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Secretary Locke Delivers Remarks at CES to Highlight Administration’s Efforts to Promote Innovation, U.S. Exports

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Locke at booth inspecting new devices and equipment

Commerce Secretary Gary Locke visited the Consumer Electronics Show (CES) today, where he delivered remarks on the Obama administration’s efforts to foster innovation and the President’s National Export Initiative (NEI), which seeks to double U.S. exports by 2015, supporting several million American jobs. 

Locke also discussed Commerce’s International Buyer Program (IBP), a key component of the Department’s export promotion effort. The IBP matches international buyers with U.S. companies that want to export. The Program recruited 34 delegations, consisting of 700 delegates from key markets such as China, Brazil, Vietnam, and Indonesia, to this year’s show – an increase of over 30 percent from the 2010 show.

During the CES, Locke also visited the booths of some small- and medium-sized businesses that have increased their sales to foreign markets with the help of the Commerce Department.

The CES is an annual event hosted by the Consumer Electronics Association, the preeminent trade association that represents more than 2,000 businesses to promote growth in the consumer technology industry.  This year’s CES has more than 2,500 small- and medium-sized businesses showcasing their products and services, as well as presentations by key industry leaders, such as Microsoft, Ford and Verizon.  Remarks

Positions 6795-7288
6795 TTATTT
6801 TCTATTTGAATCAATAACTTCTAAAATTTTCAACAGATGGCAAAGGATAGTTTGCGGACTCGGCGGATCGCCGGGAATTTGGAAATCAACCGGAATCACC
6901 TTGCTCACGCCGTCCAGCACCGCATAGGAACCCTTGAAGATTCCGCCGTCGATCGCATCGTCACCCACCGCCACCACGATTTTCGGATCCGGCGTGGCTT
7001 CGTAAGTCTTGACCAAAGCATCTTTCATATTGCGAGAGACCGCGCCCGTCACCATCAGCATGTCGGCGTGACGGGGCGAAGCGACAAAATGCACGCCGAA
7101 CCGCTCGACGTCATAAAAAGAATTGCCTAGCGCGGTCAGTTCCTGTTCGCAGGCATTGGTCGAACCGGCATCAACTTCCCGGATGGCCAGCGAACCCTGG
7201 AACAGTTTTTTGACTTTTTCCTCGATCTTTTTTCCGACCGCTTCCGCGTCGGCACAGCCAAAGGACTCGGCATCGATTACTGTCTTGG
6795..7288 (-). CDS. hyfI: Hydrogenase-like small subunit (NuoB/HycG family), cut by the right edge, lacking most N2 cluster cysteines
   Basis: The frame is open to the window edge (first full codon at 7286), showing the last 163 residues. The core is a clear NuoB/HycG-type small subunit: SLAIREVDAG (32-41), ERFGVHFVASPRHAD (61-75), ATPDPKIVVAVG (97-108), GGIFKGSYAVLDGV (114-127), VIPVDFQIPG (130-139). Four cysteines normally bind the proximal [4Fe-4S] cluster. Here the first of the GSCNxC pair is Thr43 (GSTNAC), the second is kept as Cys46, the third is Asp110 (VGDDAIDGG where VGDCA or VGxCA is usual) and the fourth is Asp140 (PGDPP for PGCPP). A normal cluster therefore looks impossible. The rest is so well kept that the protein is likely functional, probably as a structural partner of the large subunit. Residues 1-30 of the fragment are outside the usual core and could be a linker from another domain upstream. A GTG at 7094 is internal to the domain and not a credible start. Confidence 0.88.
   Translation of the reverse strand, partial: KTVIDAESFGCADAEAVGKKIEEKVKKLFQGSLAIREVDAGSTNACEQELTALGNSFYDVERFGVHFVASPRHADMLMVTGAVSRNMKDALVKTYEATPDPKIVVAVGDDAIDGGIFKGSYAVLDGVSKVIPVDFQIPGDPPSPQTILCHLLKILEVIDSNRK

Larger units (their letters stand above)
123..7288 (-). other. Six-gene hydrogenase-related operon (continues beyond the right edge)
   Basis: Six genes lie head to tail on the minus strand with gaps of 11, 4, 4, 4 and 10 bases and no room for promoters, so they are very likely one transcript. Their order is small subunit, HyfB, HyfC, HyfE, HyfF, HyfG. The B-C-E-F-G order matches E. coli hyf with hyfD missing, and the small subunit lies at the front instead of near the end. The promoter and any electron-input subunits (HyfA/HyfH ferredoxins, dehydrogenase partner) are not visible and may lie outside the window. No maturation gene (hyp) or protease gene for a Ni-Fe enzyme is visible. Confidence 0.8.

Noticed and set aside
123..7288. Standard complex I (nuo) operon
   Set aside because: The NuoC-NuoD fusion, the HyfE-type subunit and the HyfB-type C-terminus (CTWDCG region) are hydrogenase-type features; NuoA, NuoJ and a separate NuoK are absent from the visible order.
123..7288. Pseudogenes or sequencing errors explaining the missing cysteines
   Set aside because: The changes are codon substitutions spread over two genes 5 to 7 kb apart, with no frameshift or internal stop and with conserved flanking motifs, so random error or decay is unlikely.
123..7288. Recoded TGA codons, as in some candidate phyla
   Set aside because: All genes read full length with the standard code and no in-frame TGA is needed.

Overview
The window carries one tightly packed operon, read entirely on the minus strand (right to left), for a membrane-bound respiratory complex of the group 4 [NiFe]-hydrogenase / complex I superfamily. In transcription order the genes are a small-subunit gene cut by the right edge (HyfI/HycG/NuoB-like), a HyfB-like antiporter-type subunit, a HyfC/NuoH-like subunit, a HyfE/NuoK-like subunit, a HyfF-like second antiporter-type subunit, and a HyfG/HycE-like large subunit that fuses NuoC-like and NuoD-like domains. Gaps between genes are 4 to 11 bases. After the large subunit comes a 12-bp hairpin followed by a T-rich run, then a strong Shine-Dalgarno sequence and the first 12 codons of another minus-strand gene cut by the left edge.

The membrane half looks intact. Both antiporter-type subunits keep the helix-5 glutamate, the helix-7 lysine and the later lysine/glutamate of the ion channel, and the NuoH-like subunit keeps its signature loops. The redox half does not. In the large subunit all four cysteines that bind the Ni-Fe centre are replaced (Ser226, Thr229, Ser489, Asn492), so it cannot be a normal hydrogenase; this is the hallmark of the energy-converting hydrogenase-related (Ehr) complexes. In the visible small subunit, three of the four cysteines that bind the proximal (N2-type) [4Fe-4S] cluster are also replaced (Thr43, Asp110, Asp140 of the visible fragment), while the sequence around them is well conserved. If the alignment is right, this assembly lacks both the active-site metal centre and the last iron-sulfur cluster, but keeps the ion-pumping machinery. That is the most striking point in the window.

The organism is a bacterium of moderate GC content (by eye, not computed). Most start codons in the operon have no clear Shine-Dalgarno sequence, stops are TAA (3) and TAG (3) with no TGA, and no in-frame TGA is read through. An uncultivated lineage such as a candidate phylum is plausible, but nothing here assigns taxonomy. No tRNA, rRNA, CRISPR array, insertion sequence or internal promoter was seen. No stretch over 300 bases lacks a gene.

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Exports

What would be nice for budding entrepreneurs is a sector list and rational for those being good exports. We not only need the products but the seed money to gain these exports. Some help in this area would be a boon to lowering unemployment in Silicon Valley. It was unfortunate that I could not meet at Microsoft, I was at the Real Estate board listening to doom and gloom coming from Carl Guardino CEO of the Silicon Valley Leadership Group. Seems not to be very much a leader that we missed the meeting right around the corner instilling the missing links in business, but instead commiserated over failed Federal policies. Well we now know who to trust.